"Max" by D.M. Mitchell is a thriller that has all the ingredients you'd expect: A set of characters well distinguished of each other, a secret in the past that links at... Read morePublished 2 months ago by Meks Librarian
Starts slowly but builds to a satisfying read. I was thrown by the ending, though. Lots of dark psychological elements and some creepy characters, but worth it.Published 2 months ago by George Cox
It took me some time to get interested in Max. But then it became so interesting I had a hard time putting it down. Read morePublished 7 months ago by RNolen
Excellent, as always. Lots of twists and turns, great ending! Well written. My favorite D.M. Mitchell book is still "Mouse" though.Published 12 months ago by Chi-lover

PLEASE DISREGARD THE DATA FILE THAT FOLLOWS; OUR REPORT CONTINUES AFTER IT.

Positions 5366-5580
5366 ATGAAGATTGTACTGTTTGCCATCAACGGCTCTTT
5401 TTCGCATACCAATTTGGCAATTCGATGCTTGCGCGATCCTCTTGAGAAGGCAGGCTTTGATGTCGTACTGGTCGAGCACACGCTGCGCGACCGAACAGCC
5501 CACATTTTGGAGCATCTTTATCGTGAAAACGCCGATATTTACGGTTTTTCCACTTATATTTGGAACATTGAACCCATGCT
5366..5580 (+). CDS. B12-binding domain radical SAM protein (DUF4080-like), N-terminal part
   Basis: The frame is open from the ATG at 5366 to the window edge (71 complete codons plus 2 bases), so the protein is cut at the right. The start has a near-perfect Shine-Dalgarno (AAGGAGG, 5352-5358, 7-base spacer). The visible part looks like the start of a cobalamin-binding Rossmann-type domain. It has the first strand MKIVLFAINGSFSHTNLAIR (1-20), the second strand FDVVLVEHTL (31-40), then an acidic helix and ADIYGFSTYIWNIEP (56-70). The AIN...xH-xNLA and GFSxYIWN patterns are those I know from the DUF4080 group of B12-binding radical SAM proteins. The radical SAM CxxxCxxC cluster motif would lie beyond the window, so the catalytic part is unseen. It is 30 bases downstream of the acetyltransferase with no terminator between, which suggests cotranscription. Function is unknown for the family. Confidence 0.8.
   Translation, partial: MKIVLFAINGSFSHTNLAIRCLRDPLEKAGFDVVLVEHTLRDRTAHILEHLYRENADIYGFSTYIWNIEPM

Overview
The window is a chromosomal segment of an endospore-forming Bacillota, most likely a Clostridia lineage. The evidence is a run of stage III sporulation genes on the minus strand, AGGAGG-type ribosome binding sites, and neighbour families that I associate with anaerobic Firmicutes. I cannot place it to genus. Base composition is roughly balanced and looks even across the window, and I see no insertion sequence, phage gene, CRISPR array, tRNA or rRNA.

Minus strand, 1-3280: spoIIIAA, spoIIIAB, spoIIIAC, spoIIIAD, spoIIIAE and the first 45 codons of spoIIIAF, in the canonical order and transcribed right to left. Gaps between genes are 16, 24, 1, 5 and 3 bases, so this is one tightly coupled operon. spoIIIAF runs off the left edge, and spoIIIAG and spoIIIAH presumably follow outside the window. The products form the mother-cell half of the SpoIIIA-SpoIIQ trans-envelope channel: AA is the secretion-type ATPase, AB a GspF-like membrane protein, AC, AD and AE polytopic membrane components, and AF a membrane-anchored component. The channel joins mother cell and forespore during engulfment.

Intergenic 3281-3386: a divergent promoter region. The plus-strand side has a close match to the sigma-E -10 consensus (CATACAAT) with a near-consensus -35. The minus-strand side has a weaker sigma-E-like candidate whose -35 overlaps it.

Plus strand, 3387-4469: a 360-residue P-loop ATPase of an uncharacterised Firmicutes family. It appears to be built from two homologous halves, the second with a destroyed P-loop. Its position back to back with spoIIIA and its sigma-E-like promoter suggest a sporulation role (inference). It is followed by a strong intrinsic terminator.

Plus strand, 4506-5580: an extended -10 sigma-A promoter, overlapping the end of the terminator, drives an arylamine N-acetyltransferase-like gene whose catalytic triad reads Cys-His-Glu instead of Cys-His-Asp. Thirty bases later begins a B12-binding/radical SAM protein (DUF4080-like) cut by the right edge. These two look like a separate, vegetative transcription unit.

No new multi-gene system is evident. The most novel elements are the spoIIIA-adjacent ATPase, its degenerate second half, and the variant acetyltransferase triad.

This book was very thrilling. I read it twice to fully understand the plot. This was unusual and kept me reading well into the night. Keep up the good work. Read morePublished 15 months ago by Amazon Customer
I must admit I found it hard to follow it at the beginning but continued to read just to see where it would go. Read morePublished 15 months ago by Cecy
Couldn't really follow the story and wasn't interested enough in the characters to come close to finishingPublished 16 months ago by Pirate Mom 1094